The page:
ESC VT/VF Guidelines – Leitliniengerechte SCD-Prävention mit der Defibrillatorweste

Published: 01 September 2022

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Overview

Join Prof Reza Wakili (Essen, DE), Prof Marcus Hennersdorf (Heilbronn, DE), Dr Johanna L Mueller-Leisse (Hannover, DE) and Prof Johannes Sperzel (Bad Nauheim, DE) at DGK 2022 as they talk us through ESC Guidelines 2022, Optimal Drug Therapy With the Fantastic Four, PROLONG-II Trial, Management of Heart Failure Patients With the WCD and more. 

This content is sponsored by ZOLL

More from this programme

Part 1

Update der VT/VF ESC Guidelines 2022

"One can emphasise that non-antiarrhythmic drugs are definitely necessary to treat the patient optimally and then make a decision on how to proceed toward antiarrhythmic therapy," Prof Wakili said. Nevertheless, optimal drug therapy for heart failure continues to require at least 3 months of time until full titration. Only at a later stage a decision should be made as to whether or not there is an ICD indication. ICD therapy was downgraded for DCM patients as well as for non-ischemic indications. LVEF remains the key parameter in SCD risk stratification. "But especially for DCM, there are now other tools and parameters, namely cardiac imaging as well as genetic testing" that can be considered to support an individualised therapy plan. Generally, Prof Wakili recommends a structured work-up to enable a detailed work-up after survived SCD.

Part 2

Optimale medikamentöse Therapie mit den „Fantastic Four“ – ist das SCD Risiko jetzt vernachlässigbar?

"It remains important to recognise arrhythmogenic risk, yet not implant an ICD when it is actually not necessary." In this regard, Prof Hennersdorf relies on the minimum period of 3 months until OMT, which is now clearly outlined in the new guidelines. "We can expect that 40-50% of patients will also show an improvement in LVEF and probably won't need an ICD at all after this waiting period." Only after that, he said, one should discuss the implantation of an ICD. Until then, the WCD protects the patient from harmful cardiac arrhythmia and allows monitoring of other risk markers of SCD.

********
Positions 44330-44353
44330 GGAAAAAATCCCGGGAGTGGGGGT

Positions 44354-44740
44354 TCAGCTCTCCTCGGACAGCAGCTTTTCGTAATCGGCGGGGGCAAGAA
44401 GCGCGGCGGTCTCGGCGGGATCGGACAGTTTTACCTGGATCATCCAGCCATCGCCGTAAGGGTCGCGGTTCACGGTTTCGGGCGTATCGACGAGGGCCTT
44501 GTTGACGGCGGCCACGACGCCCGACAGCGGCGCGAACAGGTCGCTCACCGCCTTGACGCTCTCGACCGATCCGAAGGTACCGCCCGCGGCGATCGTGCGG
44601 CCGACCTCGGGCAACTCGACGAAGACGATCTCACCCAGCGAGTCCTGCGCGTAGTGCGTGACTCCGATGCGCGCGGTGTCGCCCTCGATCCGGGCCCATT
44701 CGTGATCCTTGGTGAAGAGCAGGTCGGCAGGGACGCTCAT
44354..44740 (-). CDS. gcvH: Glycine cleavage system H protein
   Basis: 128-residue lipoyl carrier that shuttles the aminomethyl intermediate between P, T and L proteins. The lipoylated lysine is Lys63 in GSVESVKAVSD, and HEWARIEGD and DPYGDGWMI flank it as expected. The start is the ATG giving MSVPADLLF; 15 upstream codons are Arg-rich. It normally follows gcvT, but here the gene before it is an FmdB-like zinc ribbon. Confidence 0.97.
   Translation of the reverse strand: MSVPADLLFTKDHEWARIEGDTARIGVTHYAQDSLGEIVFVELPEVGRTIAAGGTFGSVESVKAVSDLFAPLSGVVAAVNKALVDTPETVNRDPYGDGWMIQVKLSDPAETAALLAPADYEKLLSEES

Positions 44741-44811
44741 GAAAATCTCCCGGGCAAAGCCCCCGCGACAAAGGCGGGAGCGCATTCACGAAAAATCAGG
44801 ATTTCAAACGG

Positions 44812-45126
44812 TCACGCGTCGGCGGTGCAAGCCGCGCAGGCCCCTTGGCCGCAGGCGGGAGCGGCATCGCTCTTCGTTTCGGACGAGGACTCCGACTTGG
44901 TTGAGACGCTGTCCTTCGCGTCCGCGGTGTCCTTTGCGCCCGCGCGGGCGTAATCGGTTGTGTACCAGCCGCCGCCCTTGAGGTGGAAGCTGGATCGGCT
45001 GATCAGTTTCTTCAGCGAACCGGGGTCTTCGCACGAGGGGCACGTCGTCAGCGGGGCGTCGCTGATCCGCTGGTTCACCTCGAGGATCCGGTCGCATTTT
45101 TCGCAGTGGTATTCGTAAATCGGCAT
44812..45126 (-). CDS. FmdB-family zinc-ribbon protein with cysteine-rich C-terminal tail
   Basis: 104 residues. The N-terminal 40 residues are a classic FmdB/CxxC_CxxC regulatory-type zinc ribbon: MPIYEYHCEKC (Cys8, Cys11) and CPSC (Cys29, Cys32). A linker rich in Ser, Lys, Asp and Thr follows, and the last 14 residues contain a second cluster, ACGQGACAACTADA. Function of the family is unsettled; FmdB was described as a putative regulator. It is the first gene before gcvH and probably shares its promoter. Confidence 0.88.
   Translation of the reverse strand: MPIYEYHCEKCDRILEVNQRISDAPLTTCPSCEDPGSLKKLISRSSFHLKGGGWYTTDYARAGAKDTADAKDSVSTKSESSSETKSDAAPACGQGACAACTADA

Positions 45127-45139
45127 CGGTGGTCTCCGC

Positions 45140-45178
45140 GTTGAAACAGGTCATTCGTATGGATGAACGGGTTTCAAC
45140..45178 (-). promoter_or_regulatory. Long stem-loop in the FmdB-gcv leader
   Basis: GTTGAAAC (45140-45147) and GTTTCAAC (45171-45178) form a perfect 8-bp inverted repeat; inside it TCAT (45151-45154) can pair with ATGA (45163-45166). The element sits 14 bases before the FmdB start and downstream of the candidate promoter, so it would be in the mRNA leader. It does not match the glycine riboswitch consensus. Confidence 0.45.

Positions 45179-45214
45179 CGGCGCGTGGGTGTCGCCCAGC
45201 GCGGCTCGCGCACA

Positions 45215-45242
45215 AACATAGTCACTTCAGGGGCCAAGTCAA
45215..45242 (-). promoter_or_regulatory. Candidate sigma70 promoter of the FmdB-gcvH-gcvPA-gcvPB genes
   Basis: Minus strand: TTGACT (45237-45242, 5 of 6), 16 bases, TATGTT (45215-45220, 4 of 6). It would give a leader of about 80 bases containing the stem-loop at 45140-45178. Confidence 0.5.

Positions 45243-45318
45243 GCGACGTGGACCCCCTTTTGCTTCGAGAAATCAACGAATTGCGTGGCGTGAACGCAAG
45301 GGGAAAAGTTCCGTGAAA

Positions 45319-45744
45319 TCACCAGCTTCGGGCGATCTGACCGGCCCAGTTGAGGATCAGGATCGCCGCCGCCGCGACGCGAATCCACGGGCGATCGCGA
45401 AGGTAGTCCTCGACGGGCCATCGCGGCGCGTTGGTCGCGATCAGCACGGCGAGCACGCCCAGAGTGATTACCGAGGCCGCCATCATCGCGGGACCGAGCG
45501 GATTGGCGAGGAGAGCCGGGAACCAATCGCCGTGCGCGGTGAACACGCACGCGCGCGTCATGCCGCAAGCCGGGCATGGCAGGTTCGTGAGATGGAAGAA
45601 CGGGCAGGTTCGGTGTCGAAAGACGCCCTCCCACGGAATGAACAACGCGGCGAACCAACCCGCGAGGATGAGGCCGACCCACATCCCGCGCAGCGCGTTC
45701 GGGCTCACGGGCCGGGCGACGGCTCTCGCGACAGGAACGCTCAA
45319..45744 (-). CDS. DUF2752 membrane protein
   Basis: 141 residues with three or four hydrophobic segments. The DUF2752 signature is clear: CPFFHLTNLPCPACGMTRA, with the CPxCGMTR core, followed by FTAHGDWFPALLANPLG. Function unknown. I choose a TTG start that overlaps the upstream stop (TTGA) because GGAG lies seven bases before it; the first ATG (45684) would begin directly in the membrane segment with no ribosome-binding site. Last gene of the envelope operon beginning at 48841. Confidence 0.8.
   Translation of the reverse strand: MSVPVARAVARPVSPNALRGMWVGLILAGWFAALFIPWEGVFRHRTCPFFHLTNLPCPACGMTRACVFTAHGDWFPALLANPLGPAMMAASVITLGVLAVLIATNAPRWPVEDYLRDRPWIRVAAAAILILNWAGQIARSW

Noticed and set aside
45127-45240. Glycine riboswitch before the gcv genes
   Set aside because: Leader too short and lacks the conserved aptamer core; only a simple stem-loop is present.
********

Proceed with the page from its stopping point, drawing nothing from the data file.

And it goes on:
Part 3

SCD Risikostratifizierung bei ischämischen und nicht-ischämischen Patienten – Was haben wir aus der PROLONG-II Studie gelernt?

Dr Mueller-Leisse presented SCD Risk Stratification in Ischemic and Non-ischemic Patients in the PROLONG-II trial. She concluded that it is worthwhile to wait with finalising an ICD indication. This is particularly the case for DCM patients, as well as PPCM and myocarditis patients who would normally be considered as healthy. There was no association between WCD treatments and all-cause mortality. Ultimately, with respect to both WCD and ICD, it is up to the treating physician to assess how high the patient's arrhythmogenic risk is.

Part 4

Management von Herzinsuffizienz-Patienten mit dem WCD – Welche Rolle spielt die Herzfrequenz?

Prof Sperzel presented the "Management of Heart Failure Patients With the WCD" and explained what role the heart rate plays. "It's indisputable, the heart rate is a tool to measure and also predict mortality and corresponding deterioration of the patient's condition." Especially in patients with low LVEF, higher heart rates during daytime or nighttime heart have a direct impact on the increase of mortality. Continuous monitoring is necessary to ensure a guideline-compliant drug therapy. This is where the WCD can support both the clinician and the patient.

Part 5

DGK HT 2022 Diskussion und Zusammenfassung

In this final discussion led by Prof Jan-Malte Sinning (St. Vinzenz-Hospital, Cologne, DE) and Prof David Duncker (MH Hannover, DE) the faculty exchanges insights and experiences with the WCD.

Faculty Biographies

Reza Wakili

Reza Wakili

Prof Reza Wakili is the head of Arrhythmia Service and Electrophysiology Section West German Heart and Vascular Center University Hospital Essen, Germany. Prof Wakili specialises in arrhythmias.

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